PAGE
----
‘Puberty changes in my child caught me by surprise’. The exciting changes you need to start talking about by age 8

puberty Aug 26, 2021
Originally posted 12/04/2017

"Puberty changes in my child caught me by surprise"

It's alarming how often I hear this from parents. Here is a tip - just like paying taxes, puberty is also a certainty. Make sure you are prepared for it so that you can support your child. Research shows that children who have accurate, comprehensive human sexuality education from a young age have better outcomes for their sexuality journey through life.

When they have good knowledge, they:
  • accept the changes that are happening to their body
  • feel good about their bodies
  • make better decisions regarding relationships later on
  • can manage the changes that take place
  • understand changing from a child to an adolescent to an adult
  • understand human reproduction
  • don't feel shame or guilt about their normal thoughts and experiences


Puberty occurs: Age 8 - 18

In Physical Girls: Approx. 8-14

In Physical Boys: Approx. 9-14

​Everybody is different



Puberty education at home

Parents and carers need to be the main sexuality educators for their children. The problem is many parents have not had adequate sexuality education themselves. Make sure you have done some reading and research as this helps with your confidence in having these ongoing an important conversations. I highly recommend The Parents’ Guide to Puberty, written by an Australian Author, Cath Hakanson from Sex Ed Rescue, who is a sexual health professional with many years of experience. The books is comprehensive, easy to read and I believe, is an essential component of every parents 'toolbox'. Click here for a book list for children.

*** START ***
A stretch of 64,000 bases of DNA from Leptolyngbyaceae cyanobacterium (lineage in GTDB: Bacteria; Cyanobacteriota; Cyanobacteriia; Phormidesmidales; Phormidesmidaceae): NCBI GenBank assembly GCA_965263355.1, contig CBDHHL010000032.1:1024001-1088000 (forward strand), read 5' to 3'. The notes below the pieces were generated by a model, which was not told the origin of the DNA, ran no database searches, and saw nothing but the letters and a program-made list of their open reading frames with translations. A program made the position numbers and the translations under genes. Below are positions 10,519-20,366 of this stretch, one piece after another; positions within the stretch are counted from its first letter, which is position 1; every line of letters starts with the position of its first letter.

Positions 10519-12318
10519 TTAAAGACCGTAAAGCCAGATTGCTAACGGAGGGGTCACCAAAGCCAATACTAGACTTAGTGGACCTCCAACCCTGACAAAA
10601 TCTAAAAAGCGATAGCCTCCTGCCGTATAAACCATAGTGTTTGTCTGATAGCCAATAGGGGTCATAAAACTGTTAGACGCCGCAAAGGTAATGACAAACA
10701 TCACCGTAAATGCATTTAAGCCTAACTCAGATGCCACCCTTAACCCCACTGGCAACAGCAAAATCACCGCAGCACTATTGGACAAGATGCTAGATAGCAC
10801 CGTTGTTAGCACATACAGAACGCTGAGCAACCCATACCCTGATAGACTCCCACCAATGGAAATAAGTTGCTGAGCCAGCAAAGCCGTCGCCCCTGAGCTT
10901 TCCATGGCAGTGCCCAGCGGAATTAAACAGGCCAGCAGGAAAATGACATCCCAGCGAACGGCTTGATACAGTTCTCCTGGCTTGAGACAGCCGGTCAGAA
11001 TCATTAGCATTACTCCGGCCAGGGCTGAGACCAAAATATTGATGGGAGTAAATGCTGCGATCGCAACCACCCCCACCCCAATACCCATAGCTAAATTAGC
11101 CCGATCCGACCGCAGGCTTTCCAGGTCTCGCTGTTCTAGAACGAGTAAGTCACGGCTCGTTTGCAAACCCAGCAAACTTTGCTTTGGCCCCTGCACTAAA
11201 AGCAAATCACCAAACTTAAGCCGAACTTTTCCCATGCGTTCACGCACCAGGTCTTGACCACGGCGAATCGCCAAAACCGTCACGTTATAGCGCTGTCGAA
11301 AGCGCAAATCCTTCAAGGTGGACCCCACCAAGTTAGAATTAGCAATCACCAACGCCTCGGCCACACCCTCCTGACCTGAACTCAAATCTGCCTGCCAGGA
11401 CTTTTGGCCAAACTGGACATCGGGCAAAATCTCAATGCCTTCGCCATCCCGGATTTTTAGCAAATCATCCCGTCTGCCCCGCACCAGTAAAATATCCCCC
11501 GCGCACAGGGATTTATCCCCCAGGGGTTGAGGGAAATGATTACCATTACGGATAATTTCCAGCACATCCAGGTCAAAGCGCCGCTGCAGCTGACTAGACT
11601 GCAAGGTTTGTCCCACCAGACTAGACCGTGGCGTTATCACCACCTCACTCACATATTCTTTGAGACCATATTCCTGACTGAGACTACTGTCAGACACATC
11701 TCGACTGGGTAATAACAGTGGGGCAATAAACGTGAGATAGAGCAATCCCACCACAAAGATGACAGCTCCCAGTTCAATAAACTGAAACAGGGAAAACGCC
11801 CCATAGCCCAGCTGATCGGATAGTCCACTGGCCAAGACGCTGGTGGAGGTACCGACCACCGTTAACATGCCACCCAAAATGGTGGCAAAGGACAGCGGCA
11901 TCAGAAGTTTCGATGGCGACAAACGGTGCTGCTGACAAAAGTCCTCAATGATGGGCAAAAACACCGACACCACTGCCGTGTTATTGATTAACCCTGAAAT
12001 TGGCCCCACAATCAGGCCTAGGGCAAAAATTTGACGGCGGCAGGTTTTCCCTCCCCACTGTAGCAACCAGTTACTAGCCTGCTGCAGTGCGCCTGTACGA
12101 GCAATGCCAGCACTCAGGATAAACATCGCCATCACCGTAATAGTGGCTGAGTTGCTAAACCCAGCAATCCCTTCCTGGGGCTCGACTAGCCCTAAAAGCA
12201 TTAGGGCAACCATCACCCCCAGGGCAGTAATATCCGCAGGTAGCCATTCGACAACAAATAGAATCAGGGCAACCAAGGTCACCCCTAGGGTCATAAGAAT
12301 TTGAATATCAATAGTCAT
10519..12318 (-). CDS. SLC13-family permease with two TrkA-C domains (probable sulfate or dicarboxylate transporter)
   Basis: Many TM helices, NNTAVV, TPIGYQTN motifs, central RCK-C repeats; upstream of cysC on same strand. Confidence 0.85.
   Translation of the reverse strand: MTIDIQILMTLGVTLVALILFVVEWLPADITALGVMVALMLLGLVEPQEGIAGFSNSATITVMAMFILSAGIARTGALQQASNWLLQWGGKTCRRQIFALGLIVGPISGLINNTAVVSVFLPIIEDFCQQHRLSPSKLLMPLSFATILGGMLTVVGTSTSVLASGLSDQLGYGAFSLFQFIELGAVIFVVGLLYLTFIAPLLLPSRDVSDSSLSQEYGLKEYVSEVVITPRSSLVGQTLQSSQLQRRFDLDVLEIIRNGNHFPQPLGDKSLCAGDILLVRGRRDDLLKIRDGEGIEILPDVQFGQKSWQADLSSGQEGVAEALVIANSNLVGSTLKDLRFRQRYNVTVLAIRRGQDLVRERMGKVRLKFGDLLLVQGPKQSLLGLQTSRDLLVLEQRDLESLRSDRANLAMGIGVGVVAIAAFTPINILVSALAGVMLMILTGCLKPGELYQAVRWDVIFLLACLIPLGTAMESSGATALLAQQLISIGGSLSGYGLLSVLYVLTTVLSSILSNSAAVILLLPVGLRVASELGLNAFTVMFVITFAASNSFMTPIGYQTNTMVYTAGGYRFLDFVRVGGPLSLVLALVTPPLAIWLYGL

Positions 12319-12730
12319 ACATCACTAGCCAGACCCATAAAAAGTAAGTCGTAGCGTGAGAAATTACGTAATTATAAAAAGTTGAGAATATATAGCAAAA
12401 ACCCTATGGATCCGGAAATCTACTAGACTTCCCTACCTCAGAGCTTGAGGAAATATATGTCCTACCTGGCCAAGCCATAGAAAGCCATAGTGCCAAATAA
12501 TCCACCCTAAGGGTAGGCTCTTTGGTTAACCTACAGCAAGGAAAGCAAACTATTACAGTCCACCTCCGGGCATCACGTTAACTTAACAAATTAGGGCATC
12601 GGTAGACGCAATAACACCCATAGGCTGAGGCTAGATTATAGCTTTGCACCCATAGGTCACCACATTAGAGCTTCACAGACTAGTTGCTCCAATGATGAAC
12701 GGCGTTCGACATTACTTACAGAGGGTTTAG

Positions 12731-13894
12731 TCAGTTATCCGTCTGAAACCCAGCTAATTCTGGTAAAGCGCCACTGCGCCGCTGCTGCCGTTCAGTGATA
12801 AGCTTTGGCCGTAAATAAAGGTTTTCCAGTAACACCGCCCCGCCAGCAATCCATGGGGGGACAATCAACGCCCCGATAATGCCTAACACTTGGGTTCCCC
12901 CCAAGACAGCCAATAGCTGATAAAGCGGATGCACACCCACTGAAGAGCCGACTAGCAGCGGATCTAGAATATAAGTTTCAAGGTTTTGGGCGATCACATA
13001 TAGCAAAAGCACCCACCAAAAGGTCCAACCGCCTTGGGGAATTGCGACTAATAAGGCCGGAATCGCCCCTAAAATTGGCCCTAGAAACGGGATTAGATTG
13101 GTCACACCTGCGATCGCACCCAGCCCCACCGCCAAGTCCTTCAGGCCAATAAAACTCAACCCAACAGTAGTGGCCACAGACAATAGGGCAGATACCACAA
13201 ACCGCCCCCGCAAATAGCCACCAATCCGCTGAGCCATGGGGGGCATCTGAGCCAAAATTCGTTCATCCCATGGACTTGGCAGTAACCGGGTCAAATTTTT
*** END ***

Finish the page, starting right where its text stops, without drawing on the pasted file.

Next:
Puberty education in schools

Puberty education in schools


Thankfully, it is compulsory (in most states of Australia) for schools to provide age appropriate, human sexuality education. Obviously parents are free, to opt out and remove their children from these lessons if they wish to.

In my experience, parents RARELY remove their children. Most parents understand the immense importance of human sexuality education for their children. For example, the most recent school I was involved in, with over 500 students receiving sexuality education from Prep to Year 6, not one parent removed or opted their child out of the education. This is because of a transparent whole school approach of letting parents know what will be taught and when it will be taught.

Providing parent and teacher sexuality education to the school community is also a beneficial aspect of children's learning and support. Probably the most important outcome of this comprehensive approach to sexuality education is protecting children from abuse.

Examples of puberty education in schools

Pictures below are of a class group activity lesson plan for 10 - 12 year olds. The cards can be found on page 144 of this document: ​Catching On EarlyTeaching and learning activities Sexuality Education Victorian Primary Schools.

This activity gets students to identify whether the changes listed on the cards happen to physical boys (I prefer the terminology: Bodies with penis & testicles), physical girls (I prefer the terminology: Bodies with vulva & ovaries), or both (I prefer the terminology: all bodies). As you have read, when I use this activity, I adapt the language to encompass the diversity of human bodies, and this change in language is something I would encourage you to do with your children also. 

In the activity below, the card we discuss the most is: 'bigger muscles' in physical males, we talk about how muscle size is not the only measure of strength: (i.e. intelligence, resilience, personality, determination, skill) and that just because someone has bigger muscles, does that mean they have power over another person? A great teachable moment for respectful relationships and equality.